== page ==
Arnaud Delorme, PhD, is a CNRS principal investigator in Toulouse, France, a member faculty at the University of California, San Diego, and a Scientist at the Institute of Noetic Sciences. In 2000, Dr. Delorme completed his PhD thesis on visual categorization in humans, monkeys, and machines. Dr. Delorme then moved to the Salk Institute for a postdoc in Terry Sejnowski and Francis Crick’s laboratory where he focused on statistical analysis of electroencephalographic (EEG) signals recorded during various cognitive tasks. He developed the free EEGLAB software for advanced analysis of EEG signals in collaboration with Scott Makeig, software which is now amongst the most used in EEG research worldwide. He was awarded a Brettencourt-Schueller young investigator award and a 10-year anniversary ANT young investigator award for his contributions to the field of EEG research.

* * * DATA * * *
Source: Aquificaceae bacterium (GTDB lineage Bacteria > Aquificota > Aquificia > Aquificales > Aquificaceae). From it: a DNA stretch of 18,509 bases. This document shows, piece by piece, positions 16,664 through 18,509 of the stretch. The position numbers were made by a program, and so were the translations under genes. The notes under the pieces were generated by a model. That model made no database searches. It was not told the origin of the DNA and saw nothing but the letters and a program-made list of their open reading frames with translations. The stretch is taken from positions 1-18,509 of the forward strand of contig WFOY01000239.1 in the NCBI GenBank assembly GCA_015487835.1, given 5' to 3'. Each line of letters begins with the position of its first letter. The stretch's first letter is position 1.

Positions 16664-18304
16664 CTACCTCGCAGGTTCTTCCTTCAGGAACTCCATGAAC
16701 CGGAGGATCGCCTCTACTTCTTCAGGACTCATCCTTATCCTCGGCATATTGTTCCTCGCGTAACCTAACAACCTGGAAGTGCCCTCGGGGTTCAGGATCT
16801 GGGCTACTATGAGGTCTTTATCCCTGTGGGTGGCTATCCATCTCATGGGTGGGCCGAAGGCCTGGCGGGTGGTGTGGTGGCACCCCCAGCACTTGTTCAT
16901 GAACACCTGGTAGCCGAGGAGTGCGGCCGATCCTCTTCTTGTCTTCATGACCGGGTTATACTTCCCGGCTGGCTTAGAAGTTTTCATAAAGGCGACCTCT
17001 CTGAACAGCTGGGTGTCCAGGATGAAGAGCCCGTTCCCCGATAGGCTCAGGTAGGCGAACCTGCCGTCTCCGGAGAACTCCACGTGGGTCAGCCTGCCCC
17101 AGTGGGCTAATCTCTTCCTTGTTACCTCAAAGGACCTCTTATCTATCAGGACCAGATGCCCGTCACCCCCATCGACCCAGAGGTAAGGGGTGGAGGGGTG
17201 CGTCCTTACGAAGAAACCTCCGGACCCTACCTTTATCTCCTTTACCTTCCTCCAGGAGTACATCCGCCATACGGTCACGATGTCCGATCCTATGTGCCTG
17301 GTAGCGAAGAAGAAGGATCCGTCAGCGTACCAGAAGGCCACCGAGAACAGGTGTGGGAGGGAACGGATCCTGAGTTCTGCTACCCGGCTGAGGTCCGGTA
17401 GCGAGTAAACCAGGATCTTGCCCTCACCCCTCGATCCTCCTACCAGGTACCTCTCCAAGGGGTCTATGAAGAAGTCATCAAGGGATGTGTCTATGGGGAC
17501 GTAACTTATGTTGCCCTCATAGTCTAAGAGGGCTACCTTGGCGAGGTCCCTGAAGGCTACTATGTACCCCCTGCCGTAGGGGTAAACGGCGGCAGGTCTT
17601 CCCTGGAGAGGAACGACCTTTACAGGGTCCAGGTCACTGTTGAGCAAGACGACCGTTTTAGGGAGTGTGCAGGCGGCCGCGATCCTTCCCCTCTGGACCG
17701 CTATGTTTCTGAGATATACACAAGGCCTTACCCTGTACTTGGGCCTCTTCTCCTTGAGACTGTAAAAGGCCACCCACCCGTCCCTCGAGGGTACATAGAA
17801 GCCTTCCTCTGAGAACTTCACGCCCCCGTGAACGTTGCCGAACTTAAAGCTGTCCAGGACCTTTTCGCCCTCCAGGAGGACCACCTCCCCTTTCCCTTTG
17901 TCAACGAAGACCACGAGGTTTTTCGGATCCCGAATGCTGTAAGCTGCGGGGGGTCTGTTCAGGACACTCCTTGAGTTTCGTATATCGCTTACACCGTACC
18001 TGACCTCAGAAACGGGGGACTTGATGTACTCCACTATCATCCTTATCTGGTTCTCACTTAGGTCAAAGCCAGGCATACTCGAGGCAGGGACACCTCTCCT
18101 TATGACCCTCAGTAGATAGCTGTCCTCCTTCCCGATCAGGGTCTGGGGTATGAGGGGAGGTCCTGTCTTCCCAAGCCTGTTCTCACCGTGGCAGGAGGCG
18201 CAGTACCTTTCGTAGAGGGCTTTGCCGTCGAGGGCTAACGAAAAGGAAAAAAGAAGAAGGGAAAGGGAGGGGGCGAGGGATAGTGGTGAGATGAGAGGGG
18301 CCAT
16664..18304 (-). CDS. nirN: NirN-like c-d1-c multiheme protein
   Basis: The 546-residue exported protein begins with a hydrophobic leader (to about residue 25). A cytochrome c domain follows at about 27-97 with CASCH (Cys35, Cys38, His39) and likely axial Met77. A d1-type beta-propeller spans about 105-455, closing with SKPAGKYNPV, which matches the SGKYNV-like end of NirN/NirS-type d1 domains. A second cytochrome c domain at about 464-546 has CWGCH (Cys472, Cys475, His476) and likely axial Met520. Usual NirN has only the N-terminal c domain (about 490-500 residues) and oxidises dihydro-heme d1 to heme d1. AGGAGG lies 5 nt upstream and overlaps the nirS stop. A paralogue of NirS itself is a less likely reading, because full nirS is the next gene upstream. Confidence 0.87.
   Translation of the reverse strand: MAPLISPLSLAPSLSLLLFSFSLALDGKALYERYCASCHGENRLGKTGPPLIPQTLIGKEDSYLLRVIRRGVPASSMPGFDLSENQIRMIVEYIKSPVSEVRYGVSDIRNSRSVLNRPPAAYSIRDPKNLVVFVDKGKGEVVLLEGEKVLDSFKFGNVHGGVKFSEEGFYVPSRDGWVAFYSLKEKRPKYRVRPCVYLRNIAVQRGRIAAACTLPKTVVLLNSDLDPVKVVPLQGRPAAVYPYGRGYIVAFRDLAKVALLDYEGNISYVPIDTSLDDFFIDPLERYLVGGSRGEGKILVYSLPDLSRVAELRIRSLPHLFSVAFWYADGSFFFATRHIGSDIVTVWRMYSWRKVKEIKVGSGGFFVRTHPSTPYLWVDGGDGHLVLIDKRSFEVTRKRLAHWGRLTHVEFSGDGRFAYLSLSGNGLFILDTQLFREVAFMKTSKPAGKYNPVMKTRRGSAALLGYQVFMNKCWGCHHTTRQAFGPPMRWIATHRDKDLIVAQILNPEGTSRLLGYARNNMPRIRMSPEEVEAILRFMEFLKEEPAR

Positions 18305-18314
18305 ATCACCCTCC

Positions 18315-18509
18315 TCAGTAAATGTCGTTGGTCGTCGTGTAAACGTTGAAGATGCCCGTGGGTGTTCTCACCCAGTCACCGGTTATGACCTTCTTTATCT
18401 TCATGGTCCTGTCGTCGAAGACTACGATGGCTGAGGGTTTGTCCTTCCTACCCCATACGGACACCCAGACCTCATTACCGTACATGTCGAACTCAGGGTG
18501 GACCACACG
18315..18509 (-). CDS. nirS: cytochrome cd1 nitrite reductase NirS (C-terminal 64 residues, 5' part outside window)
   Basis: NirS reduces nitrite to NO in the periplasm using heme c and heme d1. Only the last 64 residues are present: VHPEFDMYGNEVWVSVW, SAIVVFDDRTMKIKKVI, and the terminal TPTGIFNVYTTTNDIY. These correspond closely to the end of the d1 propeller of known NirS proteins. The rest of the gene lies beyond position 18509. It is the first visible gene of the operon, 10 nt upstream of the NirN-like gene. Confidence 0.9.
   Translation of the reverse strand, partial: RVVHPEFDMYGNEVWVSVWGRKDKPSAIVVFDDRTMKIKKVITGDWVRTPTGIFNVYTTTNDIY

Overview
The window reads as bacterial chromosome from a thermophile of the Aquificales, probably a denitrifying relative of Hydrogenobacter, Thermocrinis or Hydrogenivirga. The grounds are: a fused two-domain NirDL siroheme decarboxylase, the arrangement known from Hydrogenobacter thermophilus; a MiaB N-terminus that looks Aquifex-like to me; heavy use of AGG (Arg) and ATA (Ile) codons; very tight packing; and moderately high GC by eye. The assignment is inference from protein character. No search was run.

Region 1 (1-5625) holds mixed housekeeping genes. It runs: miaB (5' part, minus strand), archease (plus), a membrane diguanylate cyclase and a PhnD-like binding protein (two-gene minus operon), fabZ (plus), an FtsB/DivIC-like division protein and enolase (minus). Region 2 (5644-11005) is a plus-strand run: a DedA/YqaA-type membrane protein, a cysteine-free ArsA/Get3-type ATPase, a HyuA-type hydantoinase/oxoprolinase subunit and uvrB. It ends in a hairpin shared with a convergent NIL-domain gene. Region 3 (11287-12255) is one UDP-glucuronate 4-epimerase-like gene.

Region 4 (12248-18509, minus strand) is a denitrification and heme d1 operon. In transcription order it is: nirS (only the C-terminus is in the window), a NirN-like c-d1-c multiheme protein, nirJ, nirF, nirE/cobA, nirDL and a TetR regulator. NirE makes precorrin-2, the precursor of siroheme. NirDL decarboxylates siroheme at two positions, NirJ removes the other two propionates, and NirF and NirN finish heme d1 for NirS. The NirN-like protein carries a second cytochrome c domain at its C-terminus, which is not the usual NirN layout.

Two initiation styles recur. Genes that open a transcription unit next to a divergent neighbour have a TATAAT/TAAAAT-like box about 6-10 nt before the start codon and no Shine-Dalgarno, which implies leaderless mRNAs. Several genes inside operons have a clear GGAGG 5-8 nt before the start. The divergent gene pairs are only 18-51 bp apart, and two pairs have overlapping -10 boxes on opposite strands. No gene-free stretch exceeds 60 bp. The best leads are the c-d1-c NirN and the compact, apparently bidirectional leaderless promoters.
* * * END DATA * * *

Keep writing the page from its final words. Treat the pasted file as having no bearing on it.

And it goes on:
Dr. Delorme has a keen interest in the scientific study of consciousness and spirituality. He is a long-time Zen meditator, and has taught in India on the neural correlates of conscious experience in a Master’s degree program for the Birla Institute of Technology. Starting in 2002, he started to look at brain dynamical changes underlying extraordinary states of consciousness, including meditation, psycho-active agents, and mediumship.
The author of over 160 publications, Delorme’s work on mediumship is of particular interest — even with the mainstream. His paper on evidential mediumship and the brain activity of mediums is among the top 1% of articles viewed on the Research Gate platform. Backed by research that spans a decade, Delorme has made a compelling argument that the topic of mediumship is worthy of scientific investigation.
Dr. Delorme is also investigating the means by which technology, in particular multi-channel neurofeedback, could be used to assist meditation practice.